The Herald of Everett, Washington
Customer service  |  Subscribe   |   Log in or sign up   |   Advertising information   |   Contact us
HeraldNet on Facebook HeraldNet on Twitter HeraldNet RSS feeds HeraldNet Pinterest HeraldNet Google Plus The Daily Herald on Linked In HeraldNet Youtube
HeraldNet Newsletters  Newsletters: Sign up  Green editions icon Green editions

Illness suffered by many following cheerleading event in Everett

Members of nearly half the teams at a cheerleading event in Everett have come down with a stomach bug.

SHARE: facebook Twitter icon Linkedin icon Google+ icon Email icon |  PRINTER-FRIENDLY
Published:
Students from at least 19 squads participating in a high school cheerleading competition held at Everett's Comcast Arena on Saturday night reportedly have become ill with vomiting and diarrhea, state health officials said Tuesday.
Those sickened included five students on a 15-member team from Marysville Pilchuck High School, said Jodi Runyon, school district spokeswoman.
In all, 45 squads participated in the competition.
The cause of the illness is still not known. The exact number of kids and adults who are sick is being investigated as the state health department works with local health agencies and school districts around Washington.
In addition to students from Snohomish County, students from Pierce, Kitsap and Grant counties have reported becoming ill, said Suzanne Pate, spokeswoman of the Snohomish Health District.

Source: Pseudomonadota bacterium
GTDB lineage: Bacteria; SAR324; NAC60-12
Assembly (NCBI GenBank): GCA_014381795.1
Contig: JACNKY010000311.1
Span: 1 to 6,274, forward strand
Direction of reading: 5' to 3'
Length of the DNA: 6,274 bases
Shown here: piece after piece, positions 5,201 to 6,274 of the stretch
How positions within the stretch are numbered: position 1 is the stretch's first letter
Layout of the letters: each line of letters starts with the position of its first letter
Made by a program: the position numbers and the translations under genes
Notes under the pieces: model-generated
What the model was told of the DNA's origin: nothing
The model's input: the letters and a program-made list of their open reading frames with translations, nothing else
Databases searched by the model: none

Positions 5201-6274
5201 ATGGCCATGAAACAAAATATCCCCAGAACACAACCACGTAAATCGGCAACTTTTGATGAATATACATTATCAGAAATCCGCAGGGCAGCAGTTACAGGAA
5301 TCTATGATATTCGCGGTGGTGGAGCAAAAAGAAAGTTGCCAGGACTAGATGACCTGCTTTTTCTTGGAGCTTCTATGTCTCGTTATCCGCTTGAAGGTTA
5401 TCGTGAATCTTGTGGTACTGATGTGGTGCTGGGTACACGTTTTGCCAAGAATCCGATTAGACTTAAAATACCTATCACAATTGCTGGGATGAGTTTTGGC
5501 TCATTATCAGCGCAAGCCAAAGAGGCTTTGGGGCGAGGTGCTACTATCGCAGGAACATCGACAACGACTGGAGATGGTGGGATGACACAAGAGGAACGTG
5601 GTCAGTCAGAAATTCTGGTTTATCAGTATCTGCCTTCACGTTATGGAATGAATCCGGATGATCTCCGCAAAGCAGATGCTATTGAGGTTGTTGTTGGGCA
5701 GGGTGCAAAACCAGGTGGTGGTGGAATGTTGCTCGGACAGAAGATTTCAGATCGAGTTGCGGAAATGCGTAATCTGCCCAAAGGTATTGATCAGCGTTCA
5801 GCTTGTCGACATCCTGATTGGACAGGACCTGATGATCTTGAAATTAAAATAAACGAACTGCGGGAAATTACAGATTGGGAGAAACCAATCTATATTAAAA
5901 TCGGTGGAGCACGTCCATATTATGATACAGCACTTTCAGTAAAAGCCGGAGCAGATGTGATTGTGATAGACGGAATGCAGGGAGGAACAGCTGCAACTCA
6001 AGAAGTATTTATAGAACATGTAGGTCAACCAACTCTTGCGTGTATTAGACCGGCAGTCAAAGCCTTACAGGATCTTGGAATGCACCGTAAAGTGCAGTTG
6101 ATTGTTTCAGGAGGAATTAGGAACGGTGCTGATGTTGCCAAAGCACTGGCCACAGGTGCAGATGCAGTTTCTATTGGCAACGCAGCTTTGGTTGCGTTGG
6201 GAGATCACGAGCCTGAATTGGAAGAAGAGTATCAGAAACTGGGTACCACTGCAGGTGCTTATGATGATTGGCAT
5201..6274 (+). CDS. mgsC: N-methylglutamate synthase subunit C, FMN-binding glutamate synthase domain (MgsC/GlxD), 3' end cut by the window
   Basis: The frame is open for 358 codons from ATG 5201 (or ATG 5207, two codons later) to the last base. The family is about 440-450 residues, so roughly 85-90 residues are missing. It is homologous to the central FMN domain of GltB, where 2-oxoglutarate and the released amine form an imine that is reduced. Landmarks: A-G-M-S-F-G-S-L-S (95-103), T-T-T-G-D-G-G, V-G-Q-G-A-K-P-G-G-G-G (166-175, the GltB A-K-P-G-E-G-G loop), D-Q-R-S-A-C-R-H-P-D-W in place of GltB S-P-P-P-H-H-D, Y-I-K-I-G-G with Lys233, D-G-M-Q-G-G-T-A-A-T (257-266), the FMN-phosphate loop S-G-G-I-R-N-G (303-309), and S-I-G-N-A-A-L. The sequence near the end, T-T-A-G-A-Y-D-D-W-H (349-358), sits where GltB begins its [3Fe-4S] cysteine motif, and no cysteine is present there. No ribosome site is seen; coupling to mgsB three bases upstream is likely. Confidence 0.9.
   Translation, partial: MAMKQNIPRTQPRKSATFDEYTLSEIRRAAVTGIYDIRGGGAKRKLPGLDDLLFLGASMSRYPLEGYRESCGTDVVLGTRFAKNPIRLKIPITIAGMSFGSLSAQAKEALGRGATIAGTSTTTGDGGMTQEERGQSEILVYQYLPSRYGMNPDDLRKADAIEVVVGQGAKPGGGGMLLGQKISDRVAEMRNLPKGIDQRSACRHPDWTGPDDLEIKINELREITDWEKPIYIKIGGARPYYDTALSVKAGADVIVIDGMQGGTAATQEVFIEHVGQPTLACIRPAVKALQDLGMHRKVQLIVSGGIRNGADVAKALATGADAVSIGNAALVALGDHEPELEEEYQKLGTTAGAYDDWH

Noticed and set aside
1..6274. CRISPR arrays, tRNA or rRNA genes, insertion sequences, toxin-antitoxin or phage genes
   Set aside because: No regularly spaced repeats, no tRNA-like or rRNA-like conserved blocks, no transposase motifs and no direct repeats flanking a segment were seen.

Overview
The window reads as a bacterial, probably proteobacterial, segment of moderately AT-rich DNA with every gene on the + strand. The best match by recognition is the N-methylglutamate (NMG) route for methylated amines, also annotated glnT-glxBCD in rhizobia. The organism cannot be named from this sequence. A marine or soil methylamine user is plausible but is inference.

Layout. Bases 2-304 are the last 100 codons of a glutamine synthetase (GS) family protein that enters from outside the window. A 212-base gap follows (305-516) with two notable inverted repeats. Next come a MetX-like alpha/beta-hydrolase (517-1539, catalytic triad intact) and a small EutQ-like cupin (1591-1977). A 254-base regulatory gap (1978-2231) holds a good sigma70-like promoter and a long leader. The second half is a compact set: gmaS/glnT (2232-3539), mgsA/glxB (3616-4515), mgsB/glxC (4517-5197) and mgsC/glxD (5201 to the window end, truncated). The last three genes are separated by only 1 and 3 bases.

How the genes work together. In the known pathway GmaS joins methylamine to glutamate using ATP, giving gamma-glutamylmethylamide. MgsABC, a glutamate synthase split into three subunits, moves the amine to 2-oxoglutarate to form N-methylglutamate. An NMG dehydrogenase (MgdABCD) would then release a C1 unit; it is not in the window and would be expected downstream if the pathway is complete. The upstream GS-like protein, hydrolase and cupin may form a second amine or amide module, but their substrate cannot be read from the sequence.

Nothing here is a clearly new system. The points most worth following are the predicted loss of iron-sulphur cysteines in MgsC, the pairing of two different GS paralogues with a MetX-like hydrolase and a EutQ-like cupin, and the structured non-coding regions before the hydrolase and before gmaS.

One student who attends a Seattle high school was treated with intravenous fluids in the emergency department at Seattle Children's Hospital and later released.
More than 3,000 people attended the cheerleading competition and about 1,000 competed in the state cheerleading dance/drill competition.
Health officials said that intestinal illnesses can be caused by several types of viruses and bacteria.
Samples from sickened patients will be sent to state health department laboratories to try to determine the cause of the illness.
Symptoms of these type of diseases typically include nausea, vomiting, diarrhea, and may include headaches, stomach cramps and fever. Frequent hand-washing helps prevent them from spreading.
Saturday's event was hosted by the Washington Interscholastic Activities Association.
Story tags » HealthDiseases

More Local News Headlines

NEWSLETTER

HeraldNet Headlines

Top stories and breaking news updates

Calendar